We casually glance at the Jumbotron as it pans over the Blazers and suddenly, the mood, the atmosphere, everything changes.

The panning stops on Brandon Roy and he is not wearing a suit, he is wearing warm ups.

Really? Can it be? Is there any chance he could play? No way, no way, not possible. What the, the scoreboard now shows Fernandez on the bench and Roy starting.

The Garden is maybe a third full when they hit the floor for warm-ups, but suddenly the crowd is on its feet, applauding the players.

Well okay, applauding the unbelievable, unforeseen entrance of Roy in playing gear.

Now there is energy in the building.

Now we know he might play, and if he plays, then we win. Not might win. Not keeping it close. We might win.

It is that feeling that defines why Roy is great. If you look at his numbers for the game, they were anything but phenomenal. Ten points on 10 shots is pedestrian. But his presence, changed everything, it changed the way the game was played.

In a post-game interview, Aldridge was asked what had changed and you could hear the smile in his voice as he said, "He came in the game and I got the first open shot I have had all series."

A lot of Blazer fans have been down on Aldridge because defense, like that pictured above, has made his numbers minuscule.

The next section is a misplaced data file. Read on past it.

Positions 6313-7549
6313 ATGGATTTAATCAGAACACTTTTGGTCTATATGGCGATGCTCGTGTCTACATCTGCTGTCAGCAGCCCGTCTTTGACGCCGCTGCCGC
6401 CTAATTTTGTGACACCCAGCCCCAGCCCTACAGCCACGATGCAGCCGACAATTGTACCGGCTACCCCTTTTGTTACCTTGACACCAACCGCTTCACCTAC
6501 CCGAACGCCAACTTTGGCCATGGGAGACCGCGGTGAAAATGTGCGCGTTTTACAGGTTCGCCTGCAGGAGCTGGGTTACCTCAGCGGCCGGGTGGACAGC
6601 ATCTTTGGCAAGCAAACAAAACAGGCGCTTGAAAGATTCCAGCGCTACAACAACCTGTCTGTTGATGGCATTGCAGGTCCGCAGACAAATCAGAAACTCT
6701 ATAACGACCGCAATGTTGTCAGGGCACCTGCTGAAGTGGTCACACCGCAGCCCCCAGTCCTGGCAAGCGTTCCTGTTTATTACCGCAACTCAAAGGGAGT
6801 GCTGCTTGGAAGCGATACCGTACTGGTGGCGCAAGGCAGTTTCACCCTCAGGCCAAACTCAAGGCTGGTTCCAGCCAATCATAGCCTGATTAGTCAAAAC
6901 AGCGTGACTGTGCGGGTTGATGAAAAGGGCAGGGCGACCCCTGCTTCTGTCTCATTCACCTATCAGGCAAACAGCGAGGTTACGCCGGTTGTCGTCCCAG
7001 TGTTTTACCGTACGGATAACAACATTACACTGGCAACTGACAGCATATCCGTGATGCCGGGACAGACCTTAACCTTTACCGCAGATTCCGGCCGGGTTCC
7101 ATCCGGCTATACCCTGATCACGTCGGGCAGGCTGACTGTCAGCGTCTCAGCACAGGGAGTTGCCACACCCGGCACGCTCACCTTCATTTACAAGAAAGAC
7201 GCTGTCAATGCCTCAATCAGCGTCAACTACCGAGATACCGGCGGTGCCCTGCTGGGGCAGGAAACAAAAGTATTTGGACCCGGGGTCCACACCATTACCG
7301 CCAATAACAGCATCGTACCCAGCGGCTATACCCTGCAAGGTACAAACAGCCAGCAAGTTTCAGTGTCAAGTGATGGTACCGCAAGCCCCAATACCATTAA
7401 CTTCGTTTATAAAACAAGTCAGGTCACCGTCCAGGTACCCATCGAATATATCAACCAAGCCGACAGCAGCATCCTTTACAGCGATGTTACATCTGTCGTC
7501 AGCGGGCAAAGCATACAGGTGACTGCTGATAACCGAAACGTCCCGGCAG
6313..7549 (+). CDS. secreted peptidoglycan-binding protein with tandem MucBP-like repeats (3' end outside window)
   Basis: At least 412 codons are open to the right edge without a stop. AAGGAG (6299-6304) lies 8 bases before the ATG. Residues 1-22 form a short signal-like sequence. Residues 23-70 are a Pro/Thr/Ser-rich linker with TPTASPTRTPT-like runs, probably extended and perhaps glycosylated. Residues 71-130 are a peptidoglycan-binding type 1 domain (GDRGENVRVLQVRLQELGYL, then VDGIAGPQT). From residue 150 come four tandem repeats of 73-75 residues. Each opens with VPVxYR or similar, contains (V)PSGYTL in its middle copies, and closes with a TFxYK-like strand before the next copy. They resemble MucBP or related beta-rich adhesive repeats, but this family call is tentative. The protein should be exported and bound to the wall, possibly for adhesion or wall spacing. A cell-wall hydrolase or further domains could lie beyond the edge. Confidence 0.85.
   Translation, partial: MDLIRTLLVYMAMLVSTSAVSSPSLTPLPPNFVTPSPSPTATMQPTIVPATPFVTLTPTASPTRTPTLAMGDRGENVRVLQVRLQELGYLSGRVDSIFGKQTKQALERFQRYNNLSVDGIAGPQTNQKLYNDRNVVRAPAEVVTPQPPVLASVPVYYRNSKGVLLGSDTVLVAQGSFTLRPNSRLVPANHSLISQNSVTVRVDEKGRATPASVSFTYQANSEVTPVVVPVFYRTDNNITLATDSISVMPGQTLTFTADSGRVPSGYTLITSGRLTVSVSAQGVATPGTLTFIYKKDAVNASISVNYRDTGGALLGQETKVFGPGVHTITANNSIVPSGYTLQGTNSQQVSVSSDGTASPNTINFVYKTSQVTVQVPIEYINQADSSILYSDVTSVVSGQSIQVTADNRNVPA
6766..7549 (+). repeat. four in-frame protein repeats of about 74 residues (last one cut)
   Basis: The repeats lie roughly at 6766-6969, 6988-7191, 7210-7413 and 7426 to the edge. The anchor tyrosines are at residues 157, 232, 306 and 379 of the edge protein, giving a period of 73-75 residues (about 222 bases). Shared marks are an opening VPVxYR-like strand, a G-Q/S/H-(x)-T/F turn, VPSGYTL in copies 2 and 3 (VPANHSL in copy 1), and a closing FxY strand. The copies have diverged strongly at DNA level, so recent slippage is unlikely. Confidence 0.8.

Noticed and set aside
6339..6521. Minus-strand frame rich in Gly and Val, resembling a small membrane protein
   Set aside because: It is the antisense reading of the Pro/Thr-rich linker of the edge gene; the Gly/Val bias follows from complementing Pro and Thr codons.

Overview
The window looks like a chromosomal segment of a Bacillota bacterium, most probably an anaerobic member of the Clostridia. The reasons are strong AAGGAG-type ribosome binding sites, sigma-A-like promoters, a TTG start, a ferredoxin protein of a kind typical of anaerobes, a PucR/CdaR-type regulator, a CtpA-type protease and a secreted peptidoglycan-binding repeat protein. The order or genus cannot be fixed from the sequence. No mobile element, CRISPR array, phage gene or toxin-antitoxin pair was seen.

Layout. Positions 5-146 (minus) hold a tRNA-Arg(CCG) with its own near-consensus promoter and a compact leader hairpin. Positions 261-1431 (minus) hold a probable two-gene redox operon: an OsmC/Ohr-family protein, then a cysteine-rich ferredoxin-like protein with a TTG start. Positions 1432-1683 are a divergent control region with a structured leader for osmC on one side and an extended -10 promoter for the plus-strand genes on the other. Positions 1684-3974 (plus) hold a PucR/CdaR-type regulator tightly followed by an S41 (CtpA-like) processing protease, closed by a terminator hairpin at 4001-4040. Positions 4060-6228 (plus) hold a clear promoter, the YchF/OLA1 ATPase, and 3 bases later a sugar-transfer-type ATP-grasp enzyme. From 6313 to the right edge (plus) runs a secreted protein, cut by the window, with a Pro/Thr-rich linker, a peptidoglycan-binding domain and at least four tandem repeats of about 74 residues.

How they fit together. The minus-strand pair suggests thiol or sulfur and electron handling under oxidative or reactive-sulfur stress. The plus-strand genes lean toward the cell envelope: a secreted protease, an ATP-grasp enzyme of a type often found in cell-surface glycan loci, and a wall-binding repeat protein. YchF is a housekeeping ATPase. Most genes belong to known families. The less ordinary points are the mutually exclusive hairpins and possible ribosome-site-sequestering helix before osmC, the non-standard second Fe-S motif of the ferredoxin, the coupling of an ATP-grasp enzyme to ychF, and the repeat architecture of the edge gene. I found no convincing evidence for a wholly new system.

Personally, I think a lot of the blame goes to guys like Fernandez who have not made themselves available for his passes and/or have not made their shots.

If three guys are guarding one, two guys should be open.

Be that as it may, with Roy back in the line-up, Blazer fans had hope. When he entered the game for the first time, suddenly you just knew it was going to be a real series.

The Suns are still the favorites.

They have two games left at home and the Blazers have just one, but this was a moment worthy of memory.

I was not there when Duck made his unexpected return, but the impact that moment had on those great Blazer teams of the late 80s and early 90s, went far beyond his modest stat-line against the Admiral.

Roy coming back from surgery in eight days to lift the spirits and morale of an entire organization and sports town will have the same effect.

Obviously, I hope the Blazers pull off the improbable and replicate the '77 run, though I more reasonably expect them to be done long before the finals.

But the heart shown by Roy, the mind-set to come out and play, that will be there when this team is healed and whole and holding up the trophy a few times.

Thank you, Mr. Roy, for giving me my own Duckworth moment.